Blank Canvas

January 16, 2009
By Tabitha Hale, Ossipee, NH

Hurry. That’s what my mind told me as I trudged down that God-forsaken street between Main and Seaside. The air was cold, not the sort of cold that numbs, no, this cold bit at you relentlessly, never wavering. It was, without doubt, a terrible day. Most people had had the good sense to stay home. But me? No, poor John Cooper had work that day. Now I found myself walking home from a job I despised, victim of belligerent sea breezes, and—oh, look—stepping in that nice big puddle.
Of course, I expected my walk home to be ghastly—it always was. But, as I turned the corner, my right foot sloshing in my recently soaked shoe, I saw something completely unexpected. A few yards away an old man sat by the roadside on a rickety metal stool, a canvas propped on an easel stood before him. His hands were flailing this way and that, one grasping a paintbrush, the other stroking the air like a musical conductor. Crazy old man, I thought to myself. I don’t know much about painting, so correct me if I’m wrong, but don’t most sane people wait for better weather to paint in?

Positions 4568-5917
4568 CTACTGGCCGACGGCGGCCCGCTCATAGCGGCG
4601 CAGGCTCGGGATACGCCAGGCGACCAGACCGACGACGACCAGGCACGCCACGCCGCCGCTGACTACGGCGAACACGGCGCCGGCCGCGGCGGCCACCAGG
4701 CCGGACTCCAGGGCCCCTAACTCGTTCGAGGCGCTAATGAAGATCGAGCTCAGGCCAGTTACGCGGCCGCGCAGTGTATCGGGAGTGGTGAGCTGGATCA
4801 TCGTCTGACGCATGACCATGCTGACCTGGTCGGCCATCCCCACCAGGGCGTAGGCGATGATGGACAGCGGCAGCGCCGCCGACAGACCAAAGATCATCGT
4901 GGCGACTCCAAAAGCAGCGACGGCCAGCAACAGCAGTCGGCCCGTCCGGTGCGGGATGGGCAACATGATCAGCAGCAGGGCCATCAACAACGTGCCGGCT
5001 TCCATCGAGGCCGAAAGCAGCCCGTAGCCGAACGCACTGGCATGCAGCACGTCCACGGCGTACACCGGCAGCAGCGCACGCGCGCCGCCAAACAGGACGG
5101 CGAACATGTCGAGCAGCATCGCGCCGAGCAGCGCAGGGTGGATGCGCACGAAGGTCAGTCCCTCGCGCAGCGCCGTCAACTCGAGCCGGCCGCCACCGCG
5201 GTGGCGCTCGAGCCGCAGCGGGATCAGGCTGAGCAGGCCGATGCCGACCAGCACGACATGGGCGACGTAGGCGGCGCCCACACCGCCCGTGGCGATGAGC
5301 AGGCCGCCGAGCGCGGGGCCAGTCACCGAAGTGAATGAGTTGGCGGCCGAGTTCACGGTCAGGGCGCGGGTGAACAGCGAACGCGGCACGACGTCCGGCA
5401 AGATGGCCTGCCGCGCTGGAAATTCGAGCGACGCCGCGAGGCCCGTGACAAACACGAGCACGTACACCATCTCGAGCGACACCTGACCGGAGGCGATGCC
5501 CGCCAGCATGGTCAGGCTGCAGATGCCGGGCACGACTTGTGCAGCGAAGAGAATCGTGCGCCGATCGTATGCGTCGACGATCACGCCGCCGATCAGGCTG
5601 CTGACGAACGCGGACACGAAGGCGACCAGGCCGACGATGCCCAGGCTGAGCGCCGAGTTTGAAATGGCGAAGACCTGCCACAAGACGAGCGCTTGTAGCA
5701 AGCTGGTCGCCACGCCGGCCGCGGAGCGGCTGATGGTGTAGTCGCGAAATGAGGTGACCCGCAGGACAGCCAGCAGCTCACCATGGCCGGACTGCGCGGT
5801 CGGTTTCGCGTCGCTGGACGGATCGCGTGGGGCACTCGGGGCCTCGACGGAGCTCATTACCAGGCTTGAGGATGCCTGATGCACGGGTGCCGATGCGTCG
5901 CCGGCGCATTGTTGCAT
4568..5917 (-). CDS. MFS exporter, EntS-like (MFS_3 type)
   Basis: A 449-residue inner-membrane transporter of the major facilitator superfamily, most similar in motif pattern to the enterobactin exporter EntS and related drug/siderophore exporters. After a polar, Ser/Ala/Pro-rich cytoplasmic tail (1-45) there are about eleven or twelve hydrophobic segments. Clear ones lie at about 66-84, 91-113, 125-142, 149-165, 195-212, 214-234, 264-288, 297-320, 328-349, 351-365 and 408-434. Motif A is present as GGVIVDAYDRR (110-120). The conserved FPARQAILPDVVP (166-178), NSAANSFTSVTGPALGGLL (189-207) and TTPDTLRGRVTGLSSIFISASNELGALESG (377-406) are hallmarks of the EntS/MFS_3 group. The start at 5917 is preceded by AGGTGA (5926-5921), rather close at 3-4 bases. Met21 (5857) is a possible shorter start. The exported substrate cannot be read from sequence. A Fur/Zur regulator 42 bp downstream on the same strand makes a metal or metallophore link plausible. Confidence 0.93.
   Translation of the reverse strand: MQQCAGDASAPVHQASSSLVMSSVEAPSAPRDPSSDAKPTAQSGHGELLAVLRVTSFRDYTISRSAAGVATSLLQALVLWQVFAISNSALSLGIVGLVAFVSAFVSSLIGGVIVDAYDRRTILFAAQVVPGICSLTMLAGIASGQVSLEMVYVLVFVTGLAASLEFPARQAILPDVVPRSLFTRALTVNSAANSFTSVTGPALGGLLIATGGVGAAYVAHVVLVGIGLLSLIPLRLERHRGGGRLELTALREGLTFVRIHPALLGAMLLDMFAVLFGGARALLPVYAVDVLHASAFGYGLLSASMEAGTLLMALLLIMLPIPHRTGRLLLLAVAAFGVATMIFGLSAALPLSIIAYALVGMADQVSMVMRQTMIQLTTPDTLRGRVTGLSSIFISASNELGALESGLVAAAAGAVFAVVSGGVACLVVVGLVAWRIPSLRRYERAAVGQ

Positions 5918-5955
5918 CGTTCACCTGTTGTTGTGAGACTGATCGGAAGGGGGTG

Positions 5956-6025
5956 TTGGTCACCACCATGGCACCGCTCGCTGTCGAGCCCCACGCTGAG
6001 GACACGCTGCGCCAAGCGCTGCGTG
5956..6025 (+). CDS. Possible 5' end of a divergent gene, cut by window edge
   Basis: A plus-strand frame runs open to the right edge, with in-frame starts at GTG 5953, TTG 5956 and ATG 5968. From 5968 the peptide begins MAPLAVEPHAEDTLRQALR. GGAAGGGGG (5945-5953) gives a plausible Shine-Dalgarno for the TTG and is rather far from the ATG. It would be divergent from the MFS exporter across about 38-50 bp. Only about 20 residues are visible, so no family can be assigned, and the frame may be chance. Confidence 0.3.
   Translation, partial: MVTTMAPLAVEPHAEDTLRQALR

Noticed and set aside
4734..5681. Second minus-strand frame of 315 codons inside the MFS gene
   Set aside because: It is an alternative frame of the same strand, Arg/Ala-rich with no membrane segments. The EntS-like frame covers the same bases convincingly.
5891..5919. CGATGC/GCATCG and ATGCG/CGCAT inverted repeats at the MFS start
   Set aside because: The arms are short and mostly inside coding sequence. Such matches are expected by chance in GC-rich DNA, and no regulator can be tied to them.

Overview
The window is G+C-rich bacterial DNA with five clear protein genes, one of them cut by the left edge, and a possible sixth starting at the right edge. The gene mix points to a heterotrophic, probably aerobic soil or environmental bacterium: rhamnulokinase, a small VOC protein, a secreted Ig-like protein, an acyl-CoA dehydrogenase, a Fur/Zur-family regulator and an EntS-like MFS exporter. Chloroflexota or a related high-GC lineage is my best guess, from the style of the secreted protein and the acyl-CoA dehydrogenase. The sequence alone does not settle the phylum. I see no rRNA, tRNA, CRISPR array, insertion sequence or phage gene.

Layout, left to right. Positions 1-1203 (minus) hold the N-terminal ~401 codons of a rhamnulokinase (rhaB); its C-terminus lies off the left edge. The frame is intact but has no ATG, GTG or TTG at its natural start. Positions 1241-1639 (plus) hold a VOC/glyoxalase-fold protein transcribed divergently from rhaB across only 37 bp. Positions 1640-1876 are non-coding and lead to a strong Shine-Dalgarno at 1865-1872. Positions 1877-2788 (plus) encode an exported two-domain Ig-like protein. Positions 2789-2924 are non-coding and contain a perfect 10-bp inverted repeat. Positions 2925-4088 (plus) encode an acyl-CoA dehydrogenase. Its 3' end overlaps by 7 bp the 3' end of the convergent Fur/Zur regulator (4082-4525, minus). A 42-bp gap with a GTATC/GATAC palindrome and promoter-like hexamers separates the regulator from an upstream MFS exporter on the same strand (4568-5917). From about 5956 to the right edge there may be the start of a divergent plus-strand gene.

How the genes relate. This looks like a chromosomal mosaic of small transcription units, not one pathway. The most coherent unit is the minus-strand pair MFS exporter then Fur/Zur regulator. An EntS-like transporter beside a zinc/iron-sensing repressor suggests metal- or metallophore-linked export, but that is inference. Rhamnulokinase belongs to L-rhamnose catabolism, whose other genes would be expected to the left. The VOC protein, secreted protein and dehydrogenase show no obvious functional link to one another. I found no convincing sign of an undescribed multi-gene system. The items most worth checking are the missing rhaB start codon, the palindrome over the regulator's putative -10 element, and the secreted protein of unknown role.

I’m not sure what drew me over to him, curiosity maybe, but I found myself standing behind the old man. He didn’t seem to notice. Instead, he just continued attacking his work with his old, abused paintbrush, muttering all the while. Seeing a man paint on an awful day like that should have been strange enough in itself, but what really threw me was that the man’s canvas was blank, completely blank. The brush that he made dance over its surface with the passion of Beethoven was clean, colorless. How long had this man been sitting here doing nothing? Was he too confused to understand? My teeth began to chatter. I seriously thought about walking away, going home, getting out of the cold. I couldn’t.

“Excuse me, sir,” I said, “what’s that you’re painting?” His wild strokes paused. He turned slowly on his stool and faced me. “Life,” he said reverently, “I am painting life, young man.” His face was so bright it seemed to push away the dreariness around him. He smiled like a proud schoolboy, his lips stretching around toothless jaws, his loose skin bunching into wrinkles, his eyes fixed on nothing—pale, glossy, blind eyes.